What Exactly is a Free Market?
What do we mean by “free markets” or even “capitalism” for that matter? It’s probably not what you think. For many people, these terms conjure images of Wall Street bankers and multinational corporations. Perhaps they also bring to mind small businesses and scrappy startups. All of those are part of free market capitalism, but they’re only one piece of the puzzle.
To understand the whole picture, you need to start with a single individual.
Start with yourself. You have hopes and dreams, talents and passions. You want to build a life that brings you and the ones you love happiness and excitement even as you achieve independence and stability. Ultimately, you want to build a life with meaning, filled with purpose. Everyone of us wants that for ourselves. And for each one of us, that life looks as unique and diverse as we all are. For all the things we share as a community and a society, there is no getting around the fact that each of us values different things at different times in different ways. One person’s trash is another person’s treasure. No one can know you as well as you know yourself. The same is true for every one of us.
So here you are, a unique individual, out in the world trying to figure out life. Doing it the “free market” way means following three pretty simple rules.
The first and most important rule: don’t hurt other people or steal their stuff. Human history is filled with plundering tyrants hurting other people and stealing their stuff. That’s not what free markets are about. In a free market, every transaction should be voluntary and based on mutual consent. There’s nothing “free market” about slavery or subjugation, which is why some of the original promoters of free markets, people like Adam Smith and John Stuart Mill, were also passionate abolitionists. Free markets aren’t about money, they’re about replacing violence with voluntary exchange.
The second rule is simple: keep your word. Free markets are about people reaching agreements with each other to work, trade or invest with mutual consent. It’s a system based on trust, from a handshake agreement to a formal contract. At the heart of free markets is human relationships and respect for each other. Private property is built on the promises you make in peacefully creating it or acquiring it from someone else. Corporations, nonprofits and other organizations in a free market are nothing more than the collection of agreements between all of the people involved in the enterprise. They can’t exist without the consent of the people that create them and contribute to them.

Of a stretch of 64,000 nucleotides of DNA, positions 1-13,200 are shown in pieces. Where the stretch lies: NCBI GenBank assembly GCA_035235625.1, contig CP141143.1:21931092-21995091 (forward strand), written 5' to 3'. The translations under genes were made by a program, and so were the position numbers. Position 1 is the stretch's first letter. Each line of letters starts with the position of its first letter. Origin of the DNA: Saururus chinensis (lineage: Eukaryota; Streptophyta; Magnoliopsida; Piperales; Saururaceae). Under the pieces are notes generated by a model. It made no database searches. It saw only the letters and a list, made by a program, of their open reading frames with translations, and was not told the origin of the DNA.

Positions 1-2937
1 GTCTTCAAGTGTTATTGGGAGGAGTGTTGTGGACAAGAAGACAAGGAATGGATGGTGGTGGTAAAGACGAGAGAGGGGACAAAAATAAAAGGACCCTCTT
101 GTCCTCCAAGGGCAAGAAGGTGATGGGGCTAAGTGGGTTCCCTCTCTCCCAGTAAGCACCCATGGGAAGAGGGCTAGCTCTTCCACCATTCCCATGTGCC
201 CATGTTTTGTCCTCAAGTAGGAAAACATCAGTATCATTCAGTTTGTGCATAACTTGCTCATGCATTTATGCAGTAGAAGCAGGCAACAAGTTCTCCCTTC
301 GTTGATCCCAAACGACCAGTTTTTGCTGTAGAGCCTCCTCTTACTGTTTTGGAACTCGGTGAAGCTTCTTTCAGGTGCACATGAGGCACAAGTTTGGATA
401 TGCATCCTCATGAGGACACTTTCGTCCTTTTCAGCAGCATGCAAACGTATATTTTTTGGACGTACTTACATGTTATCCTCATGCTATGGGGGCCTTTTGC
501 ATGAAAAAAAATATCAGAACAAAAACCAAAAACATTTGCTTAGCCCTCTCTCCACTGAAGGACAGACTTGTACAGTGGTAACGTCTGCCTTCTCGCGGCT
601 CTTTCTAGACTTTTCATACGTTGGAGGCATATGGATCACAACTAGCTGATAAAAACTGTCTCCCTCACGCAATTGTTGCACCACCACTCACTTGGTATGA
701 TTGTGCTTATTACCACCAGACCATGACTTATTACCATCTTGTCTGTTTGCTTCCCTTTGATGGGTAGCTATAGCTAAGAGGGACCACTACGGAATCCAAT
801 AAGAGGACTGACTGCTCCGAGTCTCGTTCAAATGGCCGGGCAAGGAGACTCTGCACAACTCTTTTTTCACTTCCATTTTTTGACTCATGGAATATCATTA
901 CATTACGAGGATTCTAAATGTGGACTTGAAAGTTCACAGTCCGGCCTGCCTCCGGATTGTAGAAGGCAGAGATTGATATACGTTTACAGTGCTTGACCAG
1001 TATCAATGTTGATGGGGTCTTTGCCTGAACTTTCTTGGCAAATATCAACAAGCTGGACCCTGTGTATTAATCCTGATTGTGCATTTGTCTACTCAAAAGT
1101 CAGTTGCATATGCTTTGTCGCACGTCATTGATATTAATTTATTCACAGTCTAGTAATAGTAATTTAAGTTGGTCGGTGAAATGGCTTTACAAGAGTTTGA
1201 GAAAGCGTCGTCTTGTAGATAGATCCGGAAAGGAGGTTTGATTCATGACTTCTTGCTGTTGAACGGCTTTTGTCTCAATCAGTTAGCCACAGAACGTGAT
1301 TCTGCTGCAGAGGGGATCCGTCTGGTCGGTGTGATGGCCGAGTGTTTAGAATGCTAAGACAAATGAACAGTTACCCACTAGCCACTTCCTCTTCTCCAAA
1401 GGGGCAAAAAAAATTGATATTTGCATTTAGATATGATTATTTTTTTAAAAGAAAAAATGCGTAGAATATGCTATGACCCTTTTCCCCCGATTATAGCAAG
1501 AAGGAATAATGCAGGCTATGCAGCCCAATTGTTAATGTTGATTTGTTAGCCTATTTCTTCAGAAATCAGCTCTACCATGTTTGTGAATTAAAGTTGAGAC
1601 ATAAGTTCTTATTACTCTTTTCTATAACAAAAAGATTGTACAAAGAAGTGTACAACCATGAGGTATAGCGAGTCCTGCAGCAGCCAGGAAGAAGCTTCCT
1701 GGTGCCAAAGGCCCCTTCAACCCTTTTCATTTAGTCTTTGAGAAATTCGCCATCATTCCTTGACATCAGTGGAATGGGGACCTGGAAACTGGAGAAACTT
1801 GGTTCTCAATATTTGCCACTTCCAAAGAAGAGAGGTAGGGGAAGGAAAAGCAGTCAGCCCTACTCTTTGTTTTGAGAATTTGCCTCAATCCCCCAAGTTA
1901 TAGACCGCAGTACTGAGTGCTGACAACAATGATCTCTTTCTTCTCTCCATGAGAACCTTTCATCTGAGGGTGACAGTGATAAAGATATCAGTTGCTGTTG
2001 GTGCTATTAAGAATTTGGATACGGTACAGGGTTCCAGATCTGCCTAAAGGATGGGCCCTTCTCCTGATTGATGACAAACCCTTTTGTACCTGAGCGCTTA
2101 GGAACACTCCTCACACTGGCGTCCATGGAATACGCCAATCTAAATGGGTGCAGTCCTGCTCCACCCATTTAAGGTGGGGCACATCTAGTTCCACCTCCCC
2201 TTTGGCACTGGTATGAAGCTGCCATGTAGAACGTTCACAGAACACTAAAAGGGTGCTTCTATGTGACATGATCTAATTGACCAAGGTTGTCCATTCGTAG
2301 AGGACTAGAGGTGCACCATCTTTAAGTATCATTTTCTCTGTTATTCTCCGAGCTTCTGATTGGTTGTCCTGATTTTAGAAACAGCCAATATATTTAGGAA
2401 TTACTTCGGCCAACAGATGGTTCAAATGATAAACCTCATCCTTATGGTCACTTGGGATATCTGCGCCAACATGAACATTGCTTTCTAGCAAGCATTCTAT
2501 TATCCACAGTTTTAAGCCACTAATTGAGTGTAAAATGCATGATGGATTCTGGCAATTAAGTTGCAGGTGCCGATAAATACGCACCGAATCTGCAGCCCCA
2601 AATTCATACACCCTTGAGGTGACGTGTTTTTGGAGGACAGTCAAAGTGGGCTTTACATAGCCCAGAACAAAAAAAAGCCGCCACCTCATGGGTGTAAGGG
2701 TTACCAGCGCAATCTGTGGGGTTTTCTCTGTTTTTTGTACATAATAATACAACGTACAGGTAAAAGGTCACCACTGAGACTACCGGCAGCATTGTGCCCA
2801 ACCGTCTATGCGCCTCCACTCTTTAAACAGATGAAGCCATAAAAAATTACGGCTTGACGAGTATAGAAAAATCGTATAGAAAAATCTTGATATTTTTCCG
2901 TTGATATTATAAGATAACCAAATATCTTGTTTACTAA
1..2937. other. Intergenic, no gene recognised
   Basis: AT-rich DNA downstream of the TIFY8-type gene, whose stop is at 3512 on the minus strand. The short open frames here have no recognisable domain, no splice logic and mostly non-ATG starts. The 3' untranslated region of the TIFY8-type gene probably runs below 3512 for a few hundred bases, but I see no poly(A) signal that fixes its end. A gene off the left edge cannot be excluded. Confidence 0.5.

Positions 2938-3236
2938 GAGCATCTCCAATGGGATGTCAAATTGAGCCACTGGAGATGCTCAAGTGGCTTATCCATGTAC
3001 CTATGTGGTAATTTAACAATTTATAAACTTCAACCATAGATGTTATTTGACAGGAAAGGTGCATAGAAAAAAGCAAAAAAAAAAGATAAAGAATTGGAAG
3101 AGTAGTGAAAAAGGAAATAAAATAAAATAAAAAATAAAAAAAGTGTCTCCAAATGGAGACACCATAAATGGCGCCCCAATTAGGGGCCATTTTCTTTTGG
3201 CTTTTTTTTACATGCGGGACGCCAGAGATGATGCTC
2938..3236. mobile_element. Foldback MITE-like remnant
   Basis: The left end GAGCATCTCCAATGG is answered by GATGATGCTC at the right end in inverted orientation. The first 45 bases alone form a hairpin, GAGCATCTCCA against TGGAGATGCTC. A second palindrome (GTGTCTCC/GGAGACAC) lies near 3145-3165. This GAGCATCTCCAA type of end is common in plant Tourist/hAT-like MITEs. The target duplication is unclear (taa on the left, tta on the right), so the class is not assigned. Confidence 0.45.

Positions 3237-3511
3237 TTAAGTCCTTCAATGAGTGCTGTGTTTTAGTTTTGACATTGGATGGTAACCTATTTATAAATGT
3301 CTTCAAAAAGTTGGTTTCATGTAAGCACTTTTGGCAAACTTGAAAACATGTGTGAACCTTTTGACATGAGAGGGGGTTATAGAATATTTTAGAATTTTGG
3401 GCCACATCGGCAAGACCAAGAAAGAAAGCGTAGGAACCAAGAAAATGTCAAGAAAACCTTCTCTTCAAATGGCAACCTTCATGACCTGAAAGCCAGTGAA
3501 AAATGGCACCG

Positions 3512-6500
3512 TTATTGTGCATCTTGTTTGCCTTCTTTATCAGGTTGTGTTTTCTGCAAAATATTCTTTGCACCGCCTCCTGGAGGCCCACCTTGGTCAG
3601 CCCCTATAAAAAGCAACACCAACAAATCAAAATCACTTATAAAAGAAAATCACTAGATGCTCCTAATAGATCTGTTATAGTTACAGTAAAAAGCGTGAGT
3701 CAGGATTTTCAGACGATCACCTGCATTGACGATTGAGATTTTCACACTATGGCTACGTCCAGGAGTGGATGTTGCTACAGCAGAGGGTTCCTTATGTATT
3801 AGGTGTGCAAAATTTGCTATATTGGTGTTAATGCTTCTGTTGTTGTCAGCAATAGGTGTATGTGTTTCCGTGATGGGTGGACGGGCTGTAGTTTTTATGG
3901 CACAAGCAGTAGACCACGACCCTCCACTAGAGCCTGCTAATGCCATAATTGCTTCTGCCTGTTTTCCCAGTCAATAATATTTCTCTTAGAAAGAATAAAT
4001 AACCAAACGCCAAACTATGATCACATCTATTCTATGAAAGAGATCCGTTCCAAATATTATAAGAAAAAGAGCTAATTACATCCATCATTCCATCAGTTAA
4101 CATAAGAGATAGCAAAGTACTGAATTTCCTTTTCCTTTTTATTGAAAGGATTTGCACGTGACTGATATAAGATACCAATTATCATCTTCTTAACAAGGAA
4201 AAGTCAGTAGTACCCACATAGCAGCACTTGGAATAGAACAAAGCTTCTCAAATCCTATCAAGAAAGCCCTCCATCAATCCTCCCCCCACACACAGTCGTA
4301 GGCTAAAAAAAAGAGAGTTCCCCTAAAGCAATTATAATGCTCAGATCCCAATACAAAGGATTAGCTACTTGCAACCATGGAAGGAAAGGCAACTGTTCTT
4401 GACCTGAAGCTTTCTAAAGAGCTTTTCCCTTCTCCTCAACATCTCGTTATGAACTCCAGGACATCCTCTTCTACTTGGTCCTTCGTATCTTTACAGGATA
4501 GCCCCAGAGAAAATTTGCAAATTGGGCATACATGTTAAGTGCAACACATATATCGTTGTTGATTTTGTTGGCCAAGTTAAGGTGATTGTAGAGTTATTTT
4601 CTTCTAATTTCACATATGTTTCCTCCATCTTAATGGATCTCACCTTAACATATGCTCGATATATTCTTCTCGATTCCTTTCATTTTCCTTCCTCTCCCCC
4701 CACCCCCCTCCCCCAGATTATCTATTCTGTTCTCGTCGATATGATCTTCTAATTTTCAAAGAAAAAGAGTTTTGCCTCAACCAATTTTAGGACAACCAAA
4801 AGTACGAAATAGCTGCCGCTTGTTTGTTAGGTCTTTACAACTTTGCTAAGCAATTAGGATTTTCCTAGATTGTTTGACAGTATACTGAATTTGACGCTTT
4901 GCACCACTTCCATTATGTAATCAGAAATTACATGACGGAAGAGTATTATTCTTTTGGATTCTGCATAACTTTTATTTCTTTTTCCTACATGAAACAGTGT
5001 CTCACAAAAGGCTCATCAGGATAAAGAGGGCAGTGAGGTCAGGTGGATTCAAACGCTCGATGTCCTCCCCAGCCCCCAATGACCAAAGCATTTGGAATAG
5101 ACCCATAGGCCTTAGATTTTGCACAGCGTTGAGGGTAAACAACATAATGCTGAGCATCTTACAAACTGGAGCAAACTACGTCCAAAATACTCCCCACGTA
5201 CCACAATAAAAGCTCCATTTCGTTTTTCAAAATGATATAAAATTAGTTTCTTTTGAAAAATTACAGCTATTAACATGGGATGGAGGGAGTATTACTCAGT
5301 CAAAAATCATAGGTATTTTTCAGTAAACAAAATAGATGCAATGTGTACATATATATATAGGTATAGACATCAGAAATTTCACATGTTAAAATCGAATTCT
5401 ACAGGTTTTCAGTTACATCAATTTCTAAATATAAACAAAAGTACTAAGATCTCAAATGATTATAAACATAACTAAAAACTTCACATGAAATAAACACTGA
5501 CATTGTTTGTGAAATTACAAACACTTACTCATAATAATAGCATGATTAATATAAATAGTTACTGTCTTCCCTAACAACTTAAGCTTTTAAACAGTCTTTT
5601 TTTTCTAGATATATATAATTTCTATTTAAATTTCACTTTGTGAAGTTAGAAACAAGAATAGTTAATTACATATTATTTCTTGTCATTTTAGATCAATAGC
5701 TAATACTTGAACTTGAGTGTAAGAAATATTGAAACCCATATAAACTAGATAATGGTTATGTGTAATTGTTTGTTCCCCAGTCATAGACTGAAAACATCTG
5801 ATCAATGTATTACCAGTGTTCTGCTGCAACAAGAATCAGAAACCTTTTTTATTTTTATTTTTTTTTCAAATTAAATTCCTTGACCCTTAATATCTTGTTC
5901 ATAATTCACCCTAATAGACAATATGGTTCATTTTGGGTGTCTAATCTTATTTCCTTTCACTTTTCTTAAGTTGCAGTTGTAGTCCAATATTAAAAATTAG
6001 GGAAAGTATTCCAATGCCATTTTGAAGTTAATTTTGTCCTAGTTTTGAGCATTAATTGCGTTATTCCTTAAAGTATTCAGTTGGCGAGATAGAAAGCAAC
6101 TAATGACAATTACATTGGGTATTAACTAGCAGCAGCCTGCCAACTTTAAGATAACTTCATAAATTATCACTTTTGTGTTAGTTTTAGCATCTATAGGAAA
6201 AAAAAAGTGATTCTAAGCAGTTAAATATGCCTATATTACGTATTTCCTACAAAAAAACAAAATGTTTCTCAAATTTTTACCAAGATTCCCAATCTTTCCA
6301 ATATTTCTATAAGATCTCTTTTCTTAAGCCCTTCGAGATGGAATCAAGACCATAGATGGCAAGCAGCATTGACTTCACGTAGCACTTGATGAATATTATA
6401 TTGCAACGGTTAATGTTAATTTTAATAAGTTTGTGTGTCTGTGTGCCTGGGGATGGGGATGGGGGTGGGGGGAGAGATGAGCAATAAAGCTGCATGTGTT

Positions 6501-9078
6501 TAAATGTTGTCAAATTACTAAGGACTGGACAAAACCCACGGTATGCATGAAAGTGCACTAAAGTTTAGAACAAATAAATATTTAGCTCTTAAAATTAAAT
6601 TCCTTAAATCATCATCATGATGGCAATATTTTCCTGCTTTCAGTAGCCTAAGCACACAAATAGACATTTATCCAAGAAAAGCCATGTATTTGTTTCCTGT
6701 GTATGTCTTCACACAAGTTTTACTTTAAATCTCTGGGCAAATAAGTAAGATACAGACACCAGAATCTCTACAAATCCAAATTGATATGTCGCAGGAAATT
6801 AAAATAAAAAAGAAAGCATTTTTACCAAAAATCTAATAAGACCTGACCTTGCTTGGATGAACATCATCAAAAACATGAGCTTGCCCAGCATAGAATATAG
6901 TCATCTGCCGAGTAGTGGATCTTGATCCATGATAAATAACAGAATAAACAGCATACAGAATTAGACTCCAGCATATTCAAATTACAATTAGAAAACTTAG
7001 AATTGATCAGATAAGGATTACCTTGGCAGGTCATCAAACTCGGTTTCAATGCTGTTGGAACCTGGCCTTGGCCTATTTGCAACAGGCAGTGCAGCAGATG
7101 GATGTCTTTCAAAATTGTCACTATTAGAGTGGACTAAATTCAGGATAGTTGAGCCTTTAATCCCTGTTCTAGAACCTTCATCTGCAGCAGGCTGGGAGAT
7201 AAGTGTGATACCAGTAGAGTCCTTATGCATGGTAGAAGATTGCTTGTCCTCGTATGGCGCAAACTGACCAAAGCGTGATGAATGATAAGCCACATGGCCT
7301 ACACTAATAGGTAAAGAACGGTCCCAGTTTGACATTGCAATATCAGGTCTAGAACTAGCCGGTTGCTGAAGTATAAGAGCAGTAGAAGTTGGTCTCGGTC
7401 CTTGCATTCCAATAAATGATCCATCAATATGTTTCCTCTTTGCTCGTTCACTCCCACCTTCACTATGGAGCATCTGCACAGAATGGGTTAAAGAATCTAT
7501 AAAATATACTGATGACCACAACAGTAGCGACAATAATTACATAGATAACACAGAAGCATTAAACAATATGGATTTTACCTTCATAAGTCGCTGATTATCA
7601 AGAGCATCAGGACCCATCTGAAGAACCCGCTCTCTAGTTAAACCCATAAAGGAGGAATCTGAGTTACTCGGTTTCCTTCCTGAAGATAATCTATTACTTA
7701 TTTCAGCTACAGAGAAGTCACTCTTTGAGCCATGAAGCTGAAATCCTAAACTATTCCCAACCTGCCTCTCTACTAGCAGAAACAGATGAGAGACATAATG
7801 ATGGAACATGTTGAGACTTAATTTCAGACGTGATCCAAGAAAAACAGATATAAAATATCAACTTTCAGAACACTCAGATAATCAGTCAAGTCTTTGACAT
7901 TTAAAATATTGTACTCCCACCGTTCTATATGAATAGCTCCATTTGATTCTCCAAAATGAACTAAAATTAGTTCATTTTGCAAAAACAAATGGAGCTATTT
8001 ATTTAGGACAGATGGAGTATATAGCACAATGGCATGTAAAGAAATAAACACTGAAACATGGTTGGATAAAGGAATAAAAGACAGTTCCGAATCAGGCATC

The final rule, assuming you’ve followed the first two: no permission required. Put another way, you’re free to try, you’re free to buy, and you’re free to leave. This is the essential “freedom” in free markets. If you’ve got an idea for a new company, a new medicine, a new school or new way to deliver the mail, nobody has the right to stop you. You don’t need to seek permission from the king, the president or post office. This is also the key to holding other people accountable. If your work isn’t up to snuff, your workplace is oppressive, your prices are too high or your product isn’t good, your competitors and your customers aren’t going to let you get away with it for very long.
Those are the rules of the free market: so long as you don’t hurt other people or steal their stuff, and so long as you keep your word, you’re free to do whatever you want. You’re free to work for whoever you want. You’re free to love and marry whoever you want. You’re free to worship whoever or whatever you want. You’re free to trade with whoever you want.
And with this freedom, you’re empowered to take on any problem you want to. Free markets destroy the problems in our society because they empower free people to destroy those problems and offer new solutions. Free markets empower everyone, but especially underdogs, upstarts and immigrants to take on the status quo precisely because they don’t need to seek permission first. Free markets don’t respect traditions unless those traditions are maintained peacefully. Free markets are the most radical, revolutionary force for change humanity has ever discovered. And the reason is simple. Free markets are nothing more and nothing less than each of us and all of us having the right to try our best at improving everything for each other.